EACC targets engineer’s Sh950m assets

Thursday, August 5th, 2021 00:00 |
Anti-Corruption Commission headquarters.

Bernice Mbugua and Mathew Ndung’u

The Ethics and Anti-Corruption Commission (EACC) has initiated the process of recovering nearly Sh1 billion in cash and assets belonging to a Kenya Rural Roads Authority (KeRRA) employee, his wife and companies associated with the couple.

The commission says it has evidence to show KeRRA Coast regional Manager Benson Muteti Masila, his wife Zipporah Muteti and companies associated with them are beneficiaries of corruption.

Last week, the High Court stopped Masila from disposing off assets and money which are the subject of investigations by the commission.

Masila has been accused by EACC of amassing huge wealth accrued through kickbacks from mainly road contractors awarded tenders in Kilifi, Mombasa and Makueni counties, among other unexplained sources.

Launder money

The engineer allegedly used his wife and his associated companies; Mumbe Junior Academy Limited, Mumbe Boys High School, Mumbe Girls High School and Mumbe Hardware & Supplies Limited, as vehicles to launder money acquired through corruption.

The anti-graft body was initially targeting more than Sh1.03 billion but Musila satisfactorily explained properties with a cumulative value of Sh78.7 million but failed to explain assets worth Sh952,363,824.

At the heart of the investigations are seven apartments, eight commercial and residential plots,  two schools – Mumbe Junior Academy and Mumbe Girls High School, bank and Mpesa deposits amounting to Sh567,626,872, landed properties valued at Sh347,040,000, motor vehicles valued at Sh5,350,000, listed shares valued at Sh2,240,000, and insurance policies with a maturity value of Sh30,106,952.

The couple runs hardware stores in Makindu, Makueni and Ruaraka in Nairobi, while their son runs a construction company known as Mumbe Construction.

EACC claims that, during the period of interest in which Masila, his wife and companies were reasonably suspected of corruption and economic crimes, they accumulated assets in land properties, bank and mobile money (Mpesa) deposits, motor vehicles, listed shares and insurance policies which assets were disproportionate to their known legitimate sources of income .

Undue advantage

“In particular, investigations established that Masila took undue advantage of his position of trust to confer benefits upon himself through awarding tenders to Skai Kenya Limited, a company directly associated with him through his brother, in complete disregard of the provisions of Section 33 of the Public Procurement and Disposal Act, 2005, and Section 42 of the Anti Corruption and Economic Crimes Act on conflict of interest,” EACC says in court documents.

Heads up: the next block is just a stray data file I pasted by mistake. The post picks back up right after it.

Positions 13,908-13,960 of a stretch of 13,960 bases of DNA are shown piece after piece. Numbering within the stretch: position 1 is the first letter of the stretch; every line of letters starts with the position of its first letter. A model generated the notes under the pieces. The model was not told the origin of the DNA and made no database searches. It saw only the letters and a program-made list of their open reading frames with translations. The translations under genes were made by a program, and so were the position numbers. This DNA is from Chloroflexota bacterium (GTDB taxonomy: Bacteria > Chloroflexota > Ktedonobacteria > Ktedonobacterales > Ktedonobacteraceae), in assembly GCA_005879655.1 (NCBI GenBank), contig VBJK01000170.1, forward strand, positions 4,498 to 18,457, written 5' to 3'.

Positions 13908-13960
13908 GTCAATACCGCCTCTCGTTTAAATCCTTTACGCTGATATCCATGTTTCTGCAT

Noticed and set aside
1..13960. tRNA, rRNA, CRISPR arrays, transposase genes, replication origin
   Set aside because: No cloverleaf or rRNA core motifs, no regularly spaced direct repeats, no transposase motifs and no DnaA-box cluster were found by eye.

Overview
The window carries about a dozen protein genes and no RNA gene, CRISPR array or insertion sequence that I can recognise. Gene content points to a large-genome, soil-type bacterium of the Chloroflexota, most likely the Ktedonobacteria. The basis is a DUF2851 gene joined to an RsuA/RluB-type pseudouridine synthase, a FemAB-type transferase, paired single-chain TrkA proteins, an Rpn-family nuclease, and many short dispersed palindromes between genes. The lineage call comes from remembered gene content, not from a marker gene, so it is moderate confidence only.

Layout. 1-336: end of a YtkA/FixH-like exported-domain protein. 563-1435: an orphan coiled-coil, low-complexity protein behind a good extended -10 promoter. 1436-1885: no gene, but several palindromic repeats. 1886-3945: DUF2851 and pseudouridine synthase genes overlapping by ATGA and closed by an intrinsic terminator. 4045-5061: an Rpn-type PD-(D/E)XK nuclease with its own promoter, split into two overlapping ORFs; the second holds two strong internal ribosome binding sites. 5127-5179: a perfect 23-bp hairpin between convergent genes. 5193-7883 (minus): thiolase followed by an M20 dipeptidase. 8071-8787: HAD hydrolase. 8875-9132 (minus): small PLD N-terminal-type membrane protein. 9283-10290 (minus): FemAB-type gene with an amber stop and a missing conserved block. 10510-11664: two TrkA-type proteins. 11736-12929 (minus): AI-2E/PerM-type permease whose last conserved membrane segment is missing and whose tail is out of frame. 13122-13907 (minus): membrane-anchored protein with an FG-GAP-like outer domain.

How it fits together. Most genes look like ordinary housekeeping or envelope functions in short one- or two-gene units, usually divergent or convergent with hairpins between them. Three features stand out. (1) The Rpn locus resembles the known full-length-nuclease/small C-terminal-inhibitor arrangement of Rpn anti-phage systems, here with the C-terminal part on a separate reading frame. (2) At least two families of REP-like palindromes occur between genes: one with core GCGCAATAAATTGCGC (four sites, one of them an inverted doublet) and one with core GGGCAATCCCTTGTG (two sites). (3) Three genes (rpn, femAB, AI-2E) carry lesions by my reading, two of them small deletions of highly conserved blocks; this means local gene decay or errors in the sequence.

Once Skai Kenya Limited received payment from KeRRA, EACC claims that the funds were electronically transferred to Mumbe Junior Academy Limited, Mumbe Girls High School and Mumbe Hardware.

According to EACC, the schools and hardwares were nascent medium and small-sized private establishments operating sub-optimally which Masila used as conduits to receive, hold or otherwise conceal funds acquired in the course of or as a reault of corrupt conduct.

Huge disparity

EACC also claims that in the period of interest, Masila illegally received technical allowance from contractors in addition to retaining payments supposed to be remitted to staff working under him as the resident engineer for various projects contracted by KeRRA.

“In the period of interest the 1st respondent (Masila) received technical allowance from contractors , for which he was not legally entitled as he was already a full-time employee of KeRRA.

Investigations further established that there was a huge disparity between what he claimed from contractors as allowances for staff working under him as a resident engineer and what he remitted to them,” states Feiza Abdi, an investigating officer with the commission.

The anti-graft body claims that Masila perpetuated the above deception by maintaining two different schedules of payment where he used one schedule to claim payment from contractors and another schedule to effect payment to his staff.

“The respondents have in the past engaged in schemes to conceal the illicit assets in family members, businesses fronts and corporate entities in an effort to distance the assets from their illegitimate source,” argues EACC.

The civil servant, whose monthly pay is Sh339,000, accumulated his wealth between 2009 and 2018. 

The University of Nairobi engineering graduate previously worked as a public works officer and roads engineer in various stations in the country including Bungoma. The case will be heard on August 16.

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